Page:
Cancer Screening in the Transgender Population

A Review of Current Guidelines, Best Practices, and a Proposed Care Model

Joshua Sterling; Maurice M. Garcia


Transl Androl Urol. 2020;9(6):2771-2785. 

In This Article

General Transgender Screening Recommendations and Considerations

There are currently no established cancer screening guidelines, recommendations, or protocols for transgender patients at any point in their transition. The recommendations presented in this manuscript are based on accepted guidelines for cis-gender patients and applied to the transgender community based on small case series. The screening protocols that will be discussed in this manuscript should not just be applied to any patient without a full discussion with the patient about where they are in their transition, what natal organs are still present, and what other lifestyle factors would make the patient high risk. These recommendations are intended to foster open dialogue between patients and physicians about what cancer screening they may benefit from given the overall lack of large-scale prospective data to guide these decisions.

Colon Cancer

Patients over 50 should be screened for colorectal cancer with either guaiac-based fecal occult blood test, fecal immunochemical test, multitarget stool DNA test, double-contrast barium enema or CT colonography.[6] The frequency of screening depends on the screening method and any positive test needs to be followed up with a colonoscopy. Patient's considered to be high risk, due to personal history of disease, family history or history of inflammatory bowel disease are recommended to undergo more intensive surveillance regimens.[6] No publications were found that examined if rates of colorectal cancer in transgender patients differed from the general population. These guidelines should also be followed for all transgender individuals at any point in their transition.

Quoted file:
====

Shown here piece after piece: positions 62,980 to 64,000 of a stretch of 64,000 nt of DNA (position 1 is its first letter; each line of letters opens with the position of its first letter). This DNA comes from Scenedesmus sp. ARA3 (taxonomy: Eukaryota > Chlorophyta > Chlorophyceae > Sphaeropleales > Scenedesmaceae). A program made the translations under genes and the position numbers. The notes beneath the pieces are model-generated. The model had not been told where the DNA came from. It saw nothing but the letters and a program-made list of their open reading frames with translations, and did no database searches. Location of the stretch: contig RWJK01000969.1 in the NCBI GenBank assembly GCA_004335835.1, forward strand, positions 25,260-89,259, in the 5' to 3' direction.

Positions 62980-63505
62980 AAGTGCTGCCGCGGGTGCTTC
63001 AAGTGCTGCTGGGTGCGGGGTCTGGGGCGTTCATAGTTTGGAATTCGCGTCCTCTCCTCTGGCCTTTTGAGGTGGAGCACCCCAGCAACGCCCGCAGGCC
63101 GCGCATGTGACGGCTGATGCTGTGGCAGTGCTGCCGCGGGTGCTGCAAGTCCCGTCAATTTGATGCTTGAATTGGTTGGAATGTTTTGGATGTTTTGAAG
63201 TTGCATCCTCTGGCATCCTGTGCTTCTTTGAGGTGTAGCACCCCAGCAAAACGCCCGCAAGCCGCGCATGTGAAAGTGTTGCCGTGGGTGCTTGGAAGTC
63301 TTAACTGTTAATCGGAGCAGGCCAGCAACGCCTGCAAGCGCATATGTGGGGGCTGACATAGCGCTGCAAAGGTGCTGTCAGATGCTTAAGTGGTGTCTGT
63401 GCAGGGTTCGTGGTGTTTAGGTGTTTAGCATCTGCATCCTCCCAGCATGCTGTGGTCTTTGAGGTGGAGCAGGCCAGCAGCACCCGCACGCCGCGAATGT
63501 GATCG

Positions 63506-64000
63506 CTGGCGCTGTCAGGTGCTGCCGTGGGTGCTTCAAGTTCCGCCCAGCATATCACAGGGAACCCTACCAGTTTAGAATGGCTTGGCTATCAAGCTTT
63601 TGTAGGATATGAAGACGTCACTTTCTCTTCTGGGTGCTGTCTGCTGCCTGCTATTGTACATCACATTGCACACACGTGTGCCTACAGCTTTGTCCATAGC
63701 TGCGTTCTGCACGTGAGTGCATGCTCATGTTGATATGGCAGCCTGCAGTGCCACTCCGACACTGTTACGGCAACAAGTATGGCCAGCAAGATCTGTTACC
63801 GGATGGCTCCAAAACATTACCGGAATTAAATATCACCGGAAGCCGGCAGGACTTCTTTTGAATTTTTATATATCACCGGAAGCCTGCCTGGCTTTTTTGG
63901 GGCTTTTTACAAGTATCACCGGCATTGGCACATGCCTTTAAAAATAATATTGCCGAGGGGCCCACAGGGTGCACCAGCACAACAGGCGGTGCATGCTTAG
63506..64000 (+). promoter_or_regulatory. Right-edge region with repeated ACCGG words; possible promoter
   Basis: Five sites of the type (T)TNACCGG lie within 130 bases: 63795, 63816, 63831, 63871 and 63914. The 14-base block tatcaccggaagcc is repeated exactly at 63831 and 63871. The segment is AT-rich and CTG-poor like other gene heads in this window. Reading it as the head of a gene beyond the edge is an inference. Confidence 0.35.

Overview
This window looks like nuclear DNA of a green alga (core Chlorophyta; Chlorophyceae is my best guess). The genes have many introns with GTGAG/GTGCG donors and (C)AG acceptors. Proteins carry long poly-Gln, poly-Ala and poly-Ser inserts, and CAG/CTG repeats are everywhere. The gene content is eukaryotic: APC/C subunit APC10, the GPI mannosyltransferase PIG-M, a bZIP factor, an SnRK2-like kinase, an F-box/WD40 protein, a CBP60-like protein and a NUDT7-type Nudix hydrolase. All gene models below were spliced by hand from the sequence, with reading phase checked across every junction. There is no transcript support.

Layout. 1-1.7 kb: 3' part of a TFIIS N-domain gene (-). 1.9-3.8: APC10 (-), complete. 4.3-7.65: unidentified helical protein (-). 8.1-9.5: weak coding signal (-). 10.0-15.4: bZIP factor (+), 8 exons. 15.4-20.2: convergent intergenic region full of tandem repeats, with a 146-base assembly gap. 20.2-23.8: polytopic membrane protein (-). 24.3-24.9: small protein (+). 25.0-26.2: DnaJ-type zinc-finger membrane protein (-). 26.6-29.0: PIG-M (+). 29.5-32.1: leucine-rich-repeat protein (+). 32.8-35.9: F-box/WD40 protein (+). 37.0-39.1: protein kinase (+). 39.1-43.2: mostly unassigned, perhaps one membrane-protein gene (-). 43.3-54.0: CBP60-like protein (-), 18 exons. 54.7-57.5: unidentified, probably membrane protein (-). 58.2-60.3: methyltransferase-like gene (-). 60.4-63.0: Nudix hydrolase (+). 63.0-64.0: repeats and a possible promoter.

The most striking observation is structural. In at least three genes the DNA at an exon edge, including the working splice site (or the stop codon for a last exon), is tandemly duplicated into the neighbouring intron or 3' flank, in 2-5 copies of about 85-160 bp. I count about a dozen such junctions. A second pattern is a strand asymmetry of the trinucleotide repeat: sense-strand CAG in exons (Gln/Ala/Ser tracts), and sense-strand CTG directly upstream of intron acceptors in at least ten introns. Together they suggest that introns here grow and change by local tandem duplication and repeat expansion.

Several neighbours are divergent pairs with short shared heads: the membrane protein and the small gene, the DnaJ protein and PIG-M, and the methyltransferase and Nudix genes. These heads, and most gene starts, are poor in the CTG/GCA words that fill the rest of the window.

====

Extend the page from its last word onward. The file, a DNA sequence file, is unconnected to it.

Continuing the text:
Lung Cancer

Current or former smokers of either sex with 30 pack year history, or former smokers who quit less than 15 years ago should discuss annual lung cancer screening with their health care provider.[6] No publications were found that examined if rates of lung cancer in transgender patients differed from the general population. These guidelines should also be followed for all transgender individuals at any point in their transition.

Anal Cancer

There is not a specific guideline about screening for anal cancer, but the American Society of Clinical Oncology recommends that routine testing for high risk patients, defined as HIV-infected individuals that engage in anal receptive intercourse. The prevalence of HPV and rate of HPV vaccination in the transgender community is poorly reported. What data is available groups all LGBT individuals into a single category which does not provide any granularity or useful specificity. HPV is known risk factor for developing anal cancer especially in persons that engage in anal receptive intercourse. Many younger patients are unaware of this risk and not being accustomed to needing medical screening do not ask physicians to be checked; additionally, physicians are often reluctant to bring up HPV or perform routine inspection of the anus.[32]

The most common screening method is cytology from an anal pap smear and confirmatory testing is done with anoscopic biopsy. Similar to Pap smear, cytological screening aims to detect anal high-grade squamous intraepithelial lesions (HSIL), and as with cervical washings these are considered pre-malignant with the potential to progress to anal cancer.[33] A 2017 study of HIV positive transfeminine patients found that 91% of patients biopsied had some degree of dysplasia, although none of the patients screened were found to have cancer.[33] Another study out of Thailand found that 42% of transfeminine patients screened had abnormal cytology.[34] There is evidence that transfeminine patients, especially HIV+ patients, are at increased risk on anal squamous intraepithelial lesions thus, there is a clear need for a standardized, evidence-based screening process. While there is no consensus Thompson et al. proposes screening any transfeminine patients with multiple lifetime sexual partners starting at age 21.[35] Transmasculine patients that engage in anal intercourse should discuss screening options and frequency with their physician. These guidelines should also be followed for at any point in during a patient's transition.